Best Places to Make a Hair Donation and How to Do It
If you’ve heard that you can donate your hair to benefit women and children with cancer, you’re correct. There are several organizations that welcome donations of hair, but these organizations may have different requirements and may use the donations for different causes. Some of these agencies offer wigs to women going through cancer treatment. Others use hair donations for children with any kind of illness which results in hair loss. The requirements for donating hair also vary between agencies, with different organizations accepting different lengths, but many exclude hair that is been permed or colored. If you don’t meet these requirements, there are still options for using your hair for good
If you’ve watched a loved one go through cancer treatment, or if you’ve gone through cancer treatment yourself, you may have felt an urge to “give back.” There are many ways you can help by engaging in fundraising or donating money, but if you’ve lived through the rigors of cancer, you may not have the finances or even energy to spare. Fortunately, donating your hair is a non-monetary way that you can benefit people living with cancer directly. Let’s take a look at what you need to know before you grow your hair out or cut off those beautiful locks.
Advantages of Wigs
One of the most dreaded side effects of cancer treatmentis hair loss, whether due to chemotherapy-induced hair loss or as a side effect of radiation therapy to the brain. For both men and women, hair can play a role in your self-image.A benefit of wigs (in contrast to other head covers) is how a wig let’s you walk through life feeling “normal.” It’s not a vanity thing, as many people first assume. When wearing a wig (and painted on eyebrows if needed), you can avoid the sympathetic looks…and sometimes the whispers. Many people living with cancer wish for only one day that they can feel “normal.” Wearing a wig can help, if only from outside appearance.There are certainly other head covers for hair loss from cancer treatment, such as hats and scarves that can be very attractive. Sometimes preventing hair loss from chemotherapy may even be possible, though it’s not always effective, may be uncomfortable, and is not recommended for people with certain types of cancer.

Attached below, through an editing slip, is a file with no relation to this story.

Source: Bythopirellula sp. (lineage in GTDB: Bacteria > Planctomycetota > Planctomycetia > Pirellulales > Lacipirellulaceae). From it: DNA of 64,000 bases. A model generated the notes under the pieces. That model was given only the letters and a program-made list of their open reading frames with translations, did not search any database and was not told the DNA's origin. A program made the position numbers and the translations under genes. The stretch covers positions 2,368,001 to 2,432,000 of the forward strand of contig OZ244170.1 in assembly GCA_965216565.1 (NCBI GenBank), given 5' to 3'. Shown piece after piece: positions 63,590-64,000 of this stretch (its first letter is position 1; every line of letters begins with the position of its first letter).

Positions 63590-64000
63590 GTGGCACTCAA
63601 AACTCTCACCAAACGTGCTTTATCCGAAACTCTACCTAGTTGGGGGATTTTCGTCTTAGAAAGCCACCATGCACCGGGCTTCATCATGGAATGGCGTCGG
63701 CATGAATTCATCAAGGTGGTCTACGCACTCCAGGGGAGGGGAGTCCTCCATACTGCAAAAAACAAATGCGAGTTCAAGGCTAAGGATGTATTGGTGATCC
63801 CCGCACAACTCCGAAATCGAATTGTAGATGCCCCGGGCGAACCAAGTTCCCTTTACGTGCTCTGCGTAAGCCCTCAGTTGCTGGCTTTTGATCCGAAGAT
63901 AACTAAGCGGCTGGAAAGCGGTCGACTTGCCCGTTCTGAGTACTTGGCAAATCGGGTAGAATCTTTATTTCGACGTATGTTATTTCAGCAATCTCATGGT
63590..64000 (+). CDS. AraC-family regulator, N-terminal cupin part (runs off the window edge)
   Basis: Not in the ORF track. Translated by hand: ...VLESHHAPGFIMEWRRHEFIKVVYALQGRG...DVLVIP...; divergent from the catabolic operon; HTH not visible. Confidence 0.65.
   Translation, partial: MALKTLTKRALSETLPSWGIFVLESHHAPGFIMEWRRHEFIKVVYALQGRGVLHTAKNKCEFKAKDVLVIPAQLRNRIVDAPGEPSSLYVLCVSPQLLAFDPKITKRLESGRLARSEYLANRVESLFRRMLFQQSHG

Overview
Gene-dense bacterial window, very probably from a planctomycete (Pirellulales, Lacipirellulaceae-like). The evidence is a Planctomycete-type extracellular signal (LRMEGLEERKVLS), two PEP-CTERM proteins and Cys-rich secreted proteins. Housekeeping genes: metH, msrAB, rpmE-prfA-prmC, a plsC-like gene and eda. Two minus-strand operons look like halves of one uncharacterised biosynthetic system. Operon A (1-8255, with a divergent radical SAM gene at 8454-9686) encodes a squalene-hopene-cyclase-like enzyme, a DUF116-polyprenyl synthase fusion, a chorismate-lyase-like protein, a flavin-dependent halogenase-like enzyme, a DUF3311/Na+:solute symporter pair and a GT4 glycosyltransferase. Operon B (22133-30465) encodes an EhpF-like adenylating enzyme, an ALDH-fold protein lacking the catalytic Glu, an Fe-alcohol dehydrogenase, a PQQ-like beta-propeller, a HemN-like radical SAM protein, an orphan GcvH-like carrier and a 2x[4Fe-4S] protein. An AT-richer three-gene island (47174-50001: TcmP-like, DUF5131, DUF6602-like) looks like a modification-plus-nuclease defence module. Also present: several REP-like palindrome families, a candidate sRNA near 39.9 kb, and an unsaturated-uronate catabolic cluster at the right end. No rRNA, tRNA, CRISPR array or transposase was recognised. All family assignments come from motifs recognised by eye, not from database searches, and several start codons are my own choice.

Why Human Hair?
Both synthetic and human hair are used to make wigs. Human hair wigs look and feel more natural, but are also more difficult to care for and much more expensive. That said, they are a real treat for someone who is facing a life-threatening disease.
A percentage of the cost of a wig is covered as a benefit under many private insurance plans. These require that you have a prescription from your oncologist for a “medical cranial prosthesis”—a fancy term that simply means “wig.” If not, and if your medical deductions exceed 10 percent of your adjusted gross income, a wig can qualify as a tax deduction for cancer patients.
Requirements for Hair Donation
The requirements for hair donation can vary, but in general:
- Hair needs to be clean and dry and placed in a braid or ponytail before it is cut. You should not apply any hair products, such as gel, mousse, or hairspray, and the hair should be completely dry before it is packed for shipping.
- Only your natural hair is accepted; no hair extensions, dreadlocks, or wigs.
- Your ponytail or braid needs to be a certain length to be accepted. Curly hair can be pulled straight to make the measurement. Requirements usually range between 8 inches and 14 inches.
- Some organizations accept gray hair, and some do not.
- Some organizations accept bleached hair, but highlighted hair is usually not accepted.
- Some organizations accept hair that has been permed, whereas others do not.
- For privacy purposes, donors are not linked up with recipients. (It usually takes donations from several people to create one wig, so every donation is extremely important.)